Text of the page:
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Decision about seminary land questioned by Summum attorney

Published August 22, 2011 2:17 pm

Common practice • Schools often sell land to LDS Church.
This is an archived article that was published on sltrib.com in 2011, and information in the article may be outdated. It is provided only for personal research purposes and may not be reprinted.

A lawyer for the Summum religion is questioning Canyons School District's decision this week not to sell land for a seminary to anyone.

And, more broadly, he's questioning the practice of Utah school districts selling land to The Church of Jesus Christ of Latter-day Saints to build seminaries.

A Canyons official, however, said Wednesday the decision not to sell property that had previously been set aside for a seminary in plans for a new high school in Draper was purely practical. And education leaders throughout the state say it's not uncommon or illegal for Utah school districts to sell land to the LDS Church so it can build seminaries near schools.



The district's board decided Tuesday in a closed-door meeting not to sell the land after Summum — a Salt Lake City-based religion that practices meditation and mummification — sent the district a letter this month asking to purchase the acre of property to build its own seminary.

Utah public high schools typically have seminaries near them owned by the LDS Church, the dominant religion in Utah. Last year, 83,634 of Utah's 150,572 high school students were enrolled in LDS seminary classes. Utah law allows students to be released during the school day, with their parents' permission, for religious instruction though they do not receive credit toward graduation for those classes.

"We don't have excess property out here to be selling," said Canyons spokeswoman Jennifer Toomer-Cook of the decision. She said land for a seminary had been set aside only as a place holder on plans for the high school pending further discussion by the board. "You start at the macro level, how should this property be [designed] for our students, and then when you drill down, you make decisions."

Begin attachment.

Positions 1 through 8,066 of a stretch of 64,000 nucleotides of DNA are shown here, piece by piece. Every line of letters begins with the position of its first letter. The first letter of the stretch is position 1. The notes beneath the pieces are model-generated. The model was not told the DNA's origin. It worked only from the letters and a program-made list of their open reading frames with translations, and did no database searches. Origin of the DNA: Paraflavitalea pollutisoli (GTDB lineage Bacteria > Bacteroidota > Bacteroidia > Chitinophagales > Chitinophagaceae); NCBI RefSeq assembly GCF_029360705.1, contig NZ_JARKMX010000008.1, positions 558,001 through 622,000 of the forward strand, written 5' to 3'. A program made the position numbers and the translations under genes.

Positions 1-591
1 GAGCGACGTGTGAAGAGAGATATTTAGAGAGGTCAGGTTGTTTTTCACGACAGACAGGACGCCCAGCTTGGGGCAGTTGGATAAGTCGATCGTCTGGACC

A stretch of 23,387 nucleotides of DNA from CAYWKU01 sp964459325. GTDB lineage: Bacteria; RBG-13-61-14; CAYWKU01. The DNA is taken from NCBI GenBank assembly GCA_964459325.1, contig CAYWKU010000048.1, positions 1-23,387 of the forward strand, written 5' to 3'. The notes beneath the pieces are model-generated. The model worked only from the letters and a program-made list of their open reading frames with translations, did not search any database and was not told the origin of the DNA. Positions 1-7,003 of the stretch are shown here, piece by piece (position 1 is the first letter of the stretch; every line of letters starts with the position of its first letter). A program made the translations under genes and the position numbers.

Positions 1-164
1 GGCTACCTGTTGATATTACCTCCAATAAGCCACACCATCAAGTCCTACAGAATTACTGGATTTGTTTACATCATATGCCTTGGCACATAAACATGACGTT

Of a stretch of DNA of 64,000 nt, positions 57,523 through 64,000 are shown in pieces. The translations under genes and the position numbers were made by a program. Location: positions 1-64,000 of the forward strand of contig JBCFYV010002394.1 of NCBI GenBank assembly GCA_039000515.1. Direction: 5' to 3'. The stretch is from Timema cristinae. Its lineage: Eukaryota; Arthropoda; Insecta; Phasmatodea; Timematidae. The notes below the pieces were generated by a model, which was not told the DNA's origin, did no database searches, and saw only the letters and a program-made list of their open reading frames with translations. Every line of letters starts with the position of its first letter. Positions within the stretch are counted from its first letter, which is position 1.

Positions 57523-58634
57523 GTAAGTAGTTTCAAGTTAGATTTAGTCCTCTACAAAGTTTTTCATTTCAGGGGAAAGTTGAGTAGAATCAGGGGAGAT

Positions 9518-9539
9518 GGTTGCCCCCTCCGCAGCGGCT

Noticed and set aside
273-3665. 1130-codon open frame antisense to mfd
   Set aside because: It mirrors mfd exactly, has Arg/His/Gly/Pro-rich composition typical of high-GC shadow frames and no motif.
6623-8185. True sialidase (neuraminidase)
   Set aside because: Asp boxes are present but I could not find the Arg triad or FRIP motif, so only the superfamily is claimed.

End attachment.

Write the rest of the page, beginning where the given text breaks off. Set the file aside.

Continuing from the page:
But Brian Barnard, a civil rights attorney and legal counsel for Summum, said it seems suspicious.

"Two religious groups express interest and suddenly, in a very short period of time, the school district says, 'Oh, it's no longer available,' " Barnard said.

Su Menu, president of Summum, said she thinks Canyons' decision was fair. She said Summum does not have any plans at this point to build near the new Draper high school now that the land is no longer available.

The LDS Church, however, will still likely make its seminary services available to Draper students.

"While the Church anticipates providing seminary opportunities for students attending the new high school, we have yet to announce plans for a new building," Scott Trotter, LDS Church spokesman, said in a statement.

And if the past is an indication of the future, school districts will likely continue to sell land to the LDS Church for seminary use.

Von Hortin, an audit/finance specialist at the State Office of Education, said it's common for districts to sell land to the LDS Church for seminaries. He said about half of the time, Utah school districts sell land to the LDS Church for seminaries and about half of the time the LDS Church buys land near schools from sellers other than districts.